Eosinophilic Esophagitis (EoE)
Eosinophilic esophagitis (EoE) is a chronic disorder of the digestive system in which a large amount of a particular type of white blood cell called eosinophils are present in the esophagus. Eosinophils are an important part of the immune system and play a role in immune regulation and fighting certain diseases. However, eosinophils are not typically found in the esophagus.
A person with EoE will have inflammation of the esophagus. The buildup of eosinophils, which is a reaction to foods, allergens or acid reflux, can inflame or injure the esophageal tissue. Damaged esophageal tissue can lead to various digestive illnesses.
The symptoms of EoE will vary with age. Most adults with EoE will present with one or a combination of the following:
- Difficulty Swallowing
- Food gets lodged in throat after swallowing
- Heartburn like chest pain
- Regurgitation (backflow of undigested food)
- Upper belly pain
When to see a doctor for EoE Symptoms?
Typically patients will see a gastroenterologist when experiencing EoE symptoms or due to a referral from their primary care physician or the ER. The most common symptoms Dr. Malik sees are:
- Trouble swallowing
- Chest pains
- Asthma can be associated with EoE
The frequent occurrence of these symptoms is generally the best indicator that they need to be evaluated by a medical professional.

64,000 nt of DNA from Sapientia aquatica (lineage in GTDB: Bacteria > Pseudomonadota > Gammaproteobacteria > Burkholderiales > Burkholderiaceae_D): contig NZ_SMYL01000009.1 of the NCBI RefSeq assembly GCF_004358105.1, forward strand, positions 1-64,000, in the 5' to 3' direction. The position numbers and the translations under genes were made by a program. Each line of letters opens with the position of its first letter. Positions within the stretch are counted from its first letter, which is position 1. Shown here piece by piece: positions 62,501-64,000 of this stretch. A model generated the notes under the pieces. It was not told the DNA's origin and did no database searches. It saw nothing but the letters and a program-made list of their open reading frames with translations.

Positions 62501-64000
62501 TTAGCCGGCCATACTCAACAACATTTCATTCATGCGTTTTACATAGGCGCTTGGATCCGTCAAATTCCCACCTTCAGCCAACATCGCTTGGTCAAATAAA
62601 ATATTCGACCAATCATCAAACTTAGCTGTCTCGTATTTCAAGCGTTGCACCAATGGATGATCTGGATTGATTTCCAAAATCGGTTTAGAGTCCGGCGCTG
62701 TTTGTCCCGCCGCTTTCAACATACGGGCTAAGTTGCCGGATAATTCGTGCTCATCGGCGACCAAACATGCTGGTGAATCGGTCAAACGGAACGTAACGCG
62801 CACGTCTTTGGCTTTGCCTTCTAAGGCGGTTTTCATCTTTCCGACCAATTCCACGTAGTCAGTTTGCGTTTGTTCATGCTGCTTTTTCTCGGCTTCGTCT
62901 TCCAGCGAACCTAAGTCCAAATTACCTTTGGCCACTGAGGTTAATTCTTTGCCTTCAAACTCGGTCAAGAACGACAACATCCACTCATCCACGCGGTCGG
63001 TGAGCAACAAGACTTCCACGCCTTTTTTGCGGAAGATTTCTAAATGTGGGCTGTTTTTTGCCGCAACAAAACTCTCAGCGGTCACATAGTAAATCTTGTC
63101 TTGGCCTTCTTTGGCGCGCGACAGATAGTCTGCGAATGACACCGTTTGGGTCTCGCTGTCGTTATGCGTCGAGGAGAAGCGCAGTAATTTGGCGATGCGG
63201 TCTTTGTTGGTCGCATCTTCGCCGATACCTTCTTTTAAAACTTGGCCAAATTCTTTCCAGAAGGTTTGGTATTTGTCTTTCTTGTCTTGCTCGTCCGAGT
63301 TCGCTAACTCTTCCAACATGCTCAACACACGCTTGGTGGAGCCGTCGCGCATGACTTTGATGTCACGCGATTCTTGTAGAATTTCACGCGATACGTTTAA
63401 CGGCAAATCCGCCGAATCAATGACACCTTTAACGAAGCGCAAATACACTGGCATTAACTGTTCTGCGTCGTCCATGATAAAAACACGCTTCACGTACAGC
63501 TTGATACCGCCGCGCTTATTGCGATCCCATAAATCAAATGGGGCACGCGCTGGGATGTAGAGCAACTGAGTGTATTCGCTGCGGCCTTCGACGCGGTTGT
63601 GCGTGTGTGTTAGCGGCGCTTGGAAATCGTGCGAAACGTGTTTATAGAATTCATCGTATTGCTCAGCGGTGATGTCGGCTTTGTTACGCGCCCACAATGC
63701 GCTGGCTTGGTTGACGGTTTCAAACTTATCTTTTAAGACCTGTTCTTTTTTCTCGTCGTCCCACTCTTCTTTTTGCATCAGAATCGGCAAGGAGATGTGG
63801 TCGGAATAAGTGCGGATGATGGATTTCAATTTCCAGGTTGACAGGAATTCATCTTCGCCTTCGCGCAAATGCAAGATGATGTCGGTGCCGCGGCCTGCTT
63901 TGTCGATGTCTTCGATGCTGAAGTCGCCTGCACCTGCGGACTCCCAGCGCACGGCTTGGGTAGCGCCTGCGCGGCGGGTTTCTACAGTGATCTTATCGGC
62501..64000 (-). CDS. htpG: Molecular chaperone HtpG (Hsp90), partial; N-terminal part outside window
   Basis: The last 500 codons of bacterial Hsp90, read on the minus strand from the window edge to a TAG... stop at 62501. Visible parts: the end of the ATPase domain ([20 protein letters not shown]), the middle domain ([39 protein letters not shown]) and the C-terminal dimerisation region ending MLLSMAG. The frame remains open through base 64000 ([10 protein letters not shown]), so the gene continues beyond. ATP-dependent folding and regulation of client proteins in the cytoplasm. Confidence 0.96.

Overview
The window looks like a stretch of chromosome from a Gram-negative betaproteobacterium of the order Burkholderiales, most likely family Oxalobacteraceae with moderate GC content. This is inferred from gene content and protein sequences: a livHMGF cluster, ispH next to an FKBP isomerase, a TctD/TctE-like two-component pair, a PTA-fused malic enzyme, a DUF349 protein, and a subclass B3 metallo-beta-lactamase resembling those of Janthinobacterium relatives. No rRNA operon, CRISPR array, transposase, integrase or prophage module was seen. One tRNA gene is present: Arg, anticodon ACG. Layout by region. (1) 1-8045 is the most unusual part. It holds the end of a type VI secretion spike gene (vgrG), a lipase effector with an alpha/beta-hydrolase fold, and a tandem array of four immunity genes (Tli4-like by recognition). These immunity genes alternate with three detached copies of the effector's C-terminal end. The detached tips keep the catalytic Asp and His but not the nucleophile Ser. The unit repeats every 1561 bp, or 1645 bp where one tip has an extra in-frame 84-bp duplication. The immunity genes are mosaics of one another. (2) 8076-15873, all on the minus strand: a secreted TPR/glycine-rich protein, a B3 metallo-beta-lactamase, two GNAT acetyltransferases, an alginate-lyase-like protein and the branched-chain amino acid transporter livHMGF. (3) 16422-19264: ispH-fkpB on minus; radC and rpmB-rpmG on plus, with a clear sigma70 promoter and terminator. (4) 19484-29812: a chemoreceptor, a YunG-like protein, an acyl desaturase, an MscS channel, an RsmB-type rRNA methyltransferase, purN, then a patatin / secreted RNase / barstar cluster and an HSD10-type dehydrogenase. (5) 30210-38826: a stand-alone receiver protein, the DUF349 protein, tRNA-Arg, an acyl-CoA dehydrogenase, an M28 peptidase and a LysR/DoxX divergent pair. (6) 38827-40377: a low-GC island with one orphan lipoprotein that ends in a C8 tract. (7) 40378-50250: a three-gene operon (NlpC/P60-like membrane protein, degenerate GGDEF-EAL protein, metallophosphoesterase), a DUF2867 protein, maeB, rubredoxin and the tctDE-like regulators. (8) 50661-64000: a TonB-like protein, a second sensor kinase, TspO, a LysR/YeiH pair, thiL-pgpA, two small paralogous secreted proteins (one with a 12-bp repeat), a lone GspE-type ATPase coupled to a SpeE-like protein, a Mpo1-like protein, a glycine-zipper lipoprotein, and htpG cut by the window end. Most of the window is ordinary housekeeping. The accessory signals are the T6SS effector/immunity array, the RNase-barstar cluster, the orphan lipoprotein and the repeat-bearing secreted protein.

NOTE: You should seek immediate medical attention when experiencing chest pain.
Your doctor will begin by having a conversation to thoroughly understand your symptoms and a physical examination. After the initial assessment is completed, it is common to order an upper endoscopy (EGD), which will allow your gastroenterologist to examine the esophagus and evaluate any tissue damage. The biopsy taken during the EGD will be used to count eosinophils present in esophagus and determine any tissue injury. Also, a barium swallow can be used to further evaluate the esophagus when a patient complains of dysphagia.
If you are diagnosed with EoE, you will require ongoing treatment, since this is a relapsing condition. The goal of treatment is to eliminate the eosinophils from the esophagus and to reduce symptoms. Treatment will involve one or more of the following:
6 Food Elimination Diet
Trigger foods must be determined and removed from one’s diet in order for symptoms to dissipate. Dr. Malik likes to use the 6 Food Elimination diet with his patients, which allows them to still eat solid food and avoid extensive allergy tests.
The diet works by removing the top 6 food allergens: milk, soy, eggs, wheat, peanuts/tree nuts, and seafood. A study showed a 74% success rate when using the 6 Food Elimination diet for EoE symptom management. If this diet is unsuccessful, other allergen trigger foods will be considered for removal.
Medications can be used to reduce the number of eosinophils in the esophagus and improve symptoms.
- Topical Steroids - The medication coats the lining of the esophagus, with very little if any getting absorbed and circulated to the rest of the body. Topical steroids can help decrease the number of white blood cells in the esophagus.
- Proton Pump Inhibitors (PPI) – Used for patients with acid reflux to control the amount of acid in the esophagus.
If you experience severe narrowing of your esophagus (called strictures), your doctor may recommend dilation to help make swallowing easier. Dilation is performed with an endoscope using balloons or tapered tubes. The widening allows food to pass more easily through the esophagus.